As we heard from KPMG L.L.P. yesterday, the initial public offering window has been practically nailed shut for most of 2008.
IPOs tend to be bad investments for most individuals. For every Google, there are 99 Boston Chickens or Krispy Kremes.
But the emergence of new public companies is a sign of the overall health of the stock market. If all you knew was that 486 companies priced their IPOs in 1999 compared with 43 so far this year, you could probably guess that 2008 has been lousy for stocks.
Renaissance Capital's IPOhome.com says this year's IPO crop would be the smallest in the last 10 years since the 68 IPOs priced in 2003.
Philadelphia has never been a hotbed of IPO activity. Still, one of this year's better-performing IPOs is Conshohocken's CardioNet Inc., which raised net proceeds of $46.7 million on March 25. Its shares fell 47 cents yesterday to close at $18.54, which is pretty close to its IPO price of $18.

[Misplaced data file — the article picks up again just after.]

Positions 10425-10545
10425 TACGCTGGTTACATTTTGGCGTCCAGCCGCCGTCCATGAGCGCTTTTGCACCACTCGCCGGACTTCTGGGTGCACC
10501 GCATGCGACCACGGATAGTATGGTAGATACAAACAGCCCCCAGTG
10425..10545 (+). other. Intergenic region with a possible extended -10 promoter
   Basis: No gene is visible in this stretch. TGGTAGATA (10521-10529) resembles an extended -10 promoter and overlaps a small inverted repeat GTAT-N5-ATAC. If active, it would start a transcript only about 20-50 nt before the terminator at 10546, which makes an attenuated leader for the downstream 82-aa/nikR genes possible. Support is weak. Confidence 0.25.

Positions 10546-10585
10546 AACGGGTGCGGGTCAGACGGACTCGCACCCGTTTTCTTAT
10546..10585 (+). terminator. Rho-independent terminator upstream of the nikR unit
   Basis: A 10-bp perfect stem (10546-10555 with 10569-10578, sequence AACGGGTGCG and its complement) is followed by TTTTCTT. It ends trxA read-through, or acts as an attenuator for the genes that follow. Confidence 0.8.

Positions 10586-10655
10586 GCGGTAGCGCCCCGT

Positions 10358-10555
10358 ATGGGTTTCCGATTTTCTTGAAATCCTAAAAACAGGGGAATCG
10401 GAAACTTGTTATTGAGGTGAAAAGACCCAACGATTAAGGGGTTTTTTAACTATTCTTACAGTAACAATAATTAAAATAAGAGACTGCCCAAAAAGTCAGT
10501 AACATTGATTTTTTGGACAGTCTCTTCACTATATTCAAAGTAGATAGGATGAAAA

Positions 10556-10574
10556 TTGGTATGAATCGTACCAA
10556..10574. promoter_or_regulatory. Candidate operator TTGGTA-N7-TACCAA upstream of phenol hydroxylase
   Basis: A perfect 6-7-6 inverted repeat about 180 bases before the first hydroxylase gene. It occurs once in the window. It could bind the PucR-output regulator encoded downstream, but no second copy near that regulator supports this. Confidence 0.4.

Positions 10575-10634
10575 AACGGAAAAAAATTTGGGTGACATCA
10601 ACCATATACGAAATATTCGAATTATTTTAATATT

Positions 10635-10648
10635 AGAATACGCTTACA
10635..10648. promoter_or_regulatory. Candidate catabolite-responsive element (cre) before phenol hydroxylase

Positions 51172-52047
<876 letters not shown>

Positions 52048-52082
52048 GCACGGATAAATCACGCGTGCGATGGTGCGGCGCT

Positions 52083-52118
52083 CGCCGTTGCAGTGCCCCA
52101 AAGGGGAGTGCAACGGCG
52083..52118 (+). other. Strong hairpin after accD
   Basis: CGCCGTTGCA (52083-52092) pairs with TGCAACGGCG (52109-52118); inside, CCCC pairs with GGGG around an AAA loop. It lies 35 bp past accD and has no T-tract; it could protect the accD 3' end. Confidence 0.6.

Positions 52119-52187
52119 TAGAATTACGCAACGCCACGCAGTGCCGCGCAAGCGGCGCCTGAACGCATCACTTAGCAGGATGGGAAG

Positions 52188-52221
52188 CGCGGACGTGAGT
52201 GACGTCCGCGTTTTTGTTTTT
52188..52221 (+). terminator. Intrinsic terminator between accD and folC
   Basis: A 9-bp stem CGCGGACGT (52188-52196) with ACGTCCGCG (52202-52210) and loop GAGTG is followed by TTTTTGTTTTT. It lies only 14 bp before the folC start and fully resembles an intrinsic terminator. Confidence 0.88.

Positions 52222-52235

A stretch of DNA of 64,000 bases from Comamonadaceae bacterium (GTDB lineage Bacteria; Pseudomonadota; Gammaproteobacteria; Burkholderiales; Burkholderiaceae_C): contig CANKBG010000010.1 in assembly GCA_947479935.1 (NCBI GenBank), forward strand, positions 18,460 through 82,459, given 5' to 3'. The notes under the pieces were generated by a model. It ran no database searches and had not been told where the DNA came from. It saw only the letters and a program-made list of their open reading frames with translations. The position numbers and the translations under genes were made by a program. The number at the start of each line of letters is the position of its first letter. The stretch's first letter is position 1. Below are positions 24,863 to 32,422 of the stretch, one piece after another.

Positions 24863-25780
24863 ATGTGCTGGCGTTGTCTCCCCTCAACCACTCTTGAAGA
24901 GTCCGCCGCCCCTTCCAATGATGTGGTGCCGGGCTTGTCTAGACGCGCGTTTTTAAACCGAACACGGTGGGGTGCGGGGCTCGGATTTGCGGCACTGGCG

While CardioNet's 3 percent total return since March 18 may not get your heart racing, it's better than the 33 percent decline for the Russell 2000 index.
As for what's trying to go public, think infrastructure. Given that the next federal economic stimulus program is likely to be a massive amount of spending on transportation and energy infrastructure, there are a bunch of private-sector firms hoping to steamroll those billions.
One is a Georgia infrastructure company with local ties that filed for its IPO last summer. Brand Energy Inc., which has not priced its offering, acquired Associated Insulation Services Inc., of Willingboro, in April 2007 in exchange for $15.7 million in cash and the assumption of $2.5 million in liabilities.
At the time, Associated Insulation said it employed up to 400 people depending on the season. Its main business is installing and maintaining mechanical insulation systems in factories and commercial buildings in the Philadelphia area.